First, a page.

Experience Our Heritage

Don’t You Look Dapper!

Don’t You Look Dapper!


Gentlemen, when dressing up for a formal event or a day at the office, what articles of clothing do you use?  Chances are you use a shirt with a collar and on your sleeves you have cuffs.  Do you use anything to close the cuffs?  Around the 17th Century men wanted a way to hold their cuffs together and the world was introduced to the cufflink.

Prior to cufflinks men would tie a ribbon through the holes at their wrists to hold their cuffs together.  Eventually they would

Baseball cufflinks
Baseball cufflinks

move to buttons, metal chains and finally to the cufflinks we know today.  During the 17th and 18th Centuries, sleeve buttons or cufflinks became a symbol of wealth.  Wealthy men would show their status and wealth by wearing shirts with collars and cuffs.  This gave the impression that they owned enough shirts to wear more than one a day, thus displaying their wealth.  Working class men however only owned one or two shirts and to supplement that fact would wear detachable collars and cuffs.  The collars and cuffs for both sets of gentlemen would have been starched and stiff.

Manufacturers started to make items that could easily pass through starched collars and cuffs; usually a metal chain or link fastener.  It is from this that we get the term cuff link.  During the 19th Century, as more men started to wear cufflinks for everyday use, the price came down and cufflinks became affordable to the everyday gentlemen or businessman.  In 1906, George Krementz of Newark, New Jersey patented his design for improvements on the cuff button that helped bring the price of cufflinks down.  He claimed that with the use of his invention the cuff button would be strong, reliable and secure.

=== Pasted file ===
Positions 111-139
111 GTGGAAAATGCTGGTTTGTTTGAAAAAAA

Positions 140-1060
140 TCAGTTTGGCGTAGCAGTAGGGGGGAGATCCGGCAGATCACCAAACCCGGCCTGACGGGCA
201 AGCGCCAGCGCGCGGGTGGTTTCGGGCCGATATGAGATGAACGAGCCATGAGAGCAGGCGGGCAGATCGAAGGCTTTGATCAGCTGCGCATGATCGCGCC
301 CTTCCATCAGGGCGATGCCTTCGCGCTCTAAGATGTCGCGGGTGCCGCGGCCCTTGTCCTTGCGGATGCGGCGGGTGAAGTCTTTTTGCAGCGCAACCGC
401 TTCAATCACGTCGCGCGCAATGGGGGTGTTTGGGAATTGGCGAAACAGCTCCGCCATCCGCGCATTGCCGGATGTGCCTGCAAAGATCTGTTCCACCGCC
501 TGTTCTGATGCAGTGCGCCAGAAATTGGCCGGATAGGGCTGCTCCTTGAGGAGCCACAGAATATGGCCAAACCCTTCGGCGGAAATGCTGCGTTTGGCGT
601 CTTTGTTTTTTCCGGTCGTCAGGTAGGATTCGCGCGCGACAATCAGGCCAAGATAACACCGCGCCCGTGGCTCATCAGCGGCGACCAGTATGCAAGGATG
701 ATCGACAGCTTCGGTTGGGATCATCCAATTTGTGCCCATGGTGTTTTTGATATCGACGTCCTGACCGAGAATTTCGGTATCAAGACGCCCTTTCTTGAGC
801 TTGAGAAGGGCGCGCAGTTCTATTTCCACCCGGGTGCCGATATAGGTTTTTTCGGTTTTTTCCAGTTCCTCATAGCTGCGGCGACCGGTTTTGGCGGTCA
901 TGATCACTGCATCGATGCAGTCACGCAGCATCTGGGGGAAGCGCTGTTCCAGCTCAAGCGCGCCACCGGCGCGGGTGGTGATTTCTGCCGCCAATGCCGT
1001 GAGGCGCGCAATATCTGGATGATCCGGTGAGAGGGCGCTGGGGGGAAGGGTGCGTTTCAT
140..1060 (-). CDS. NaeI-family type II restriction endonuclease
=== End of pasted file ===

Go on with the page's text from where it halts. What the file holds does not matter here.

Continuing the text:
High Plains Museum | A012 Six metal cufflinks
High Plains Museum |
A012
Six metal cufflinks

Cufflinks were made with a variety of different materials.  These included fabric, precious metals, jewels and glass.  As a sign of grief, men would place the hair of a loved one under the glass of their cufflink.  Women also had cufflinks, and while they used the same materials were much more extravagant.  Cufflinks also contained designs that were painted or pressed on the cufflink.  The cufflinks we have in our collection at the High Plains Museum are made from metal and contain a stone or a design.

There are two styles to wearing cufflinks.  The first is the Single or Barrel Cuff, is what is seen on most shirts and used for every day wear.  The second is the French Cuff and this was worn for dress shirts.  To find out more about the styles of cufflinks visit here.  There are many different types of cufflinks from the bean-back cufflink to the pivot link that had special features or served certain purposes.  A list of the types of cufflinks can be found on The Cufflinkking’s Glossary Page.

Today cufflinks are still in style and used in tuxedoes and for formal occasions.  One can buy cufflinks at places likecufflinks Tiffany’s, Nordstrom’s, Macy’s, and Men’s Warehouse, among many others.  While affordable to the everyday gentleman, thanks to inventions like George Krementz’s, the prices can become high.  The most expensive set of cufflinks ever sold would be for $440,000, at an auction.  These were given to King Edward VIII of England, by his wife Wallis Simpson and were diamonds set in platinum.  For collectors of cufflinks there is an International Cuff Link Association and cufflinks can be found in antique shops through the world.  Objects like cufflinks help remind us that the tiniest object can make a huge difference.  Cufflinks were worn to show wealth and prominence during the 17th – 19th Centuries and are an accessory we still use today.  When and how do you use cufflinks?

Look for more posts in this series about our wonderful collection of Sherman County history.

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One comment on “Don’t You Look Dapper!

Very informative, also great cufflinks! There is something modern and reserved about them. I like!
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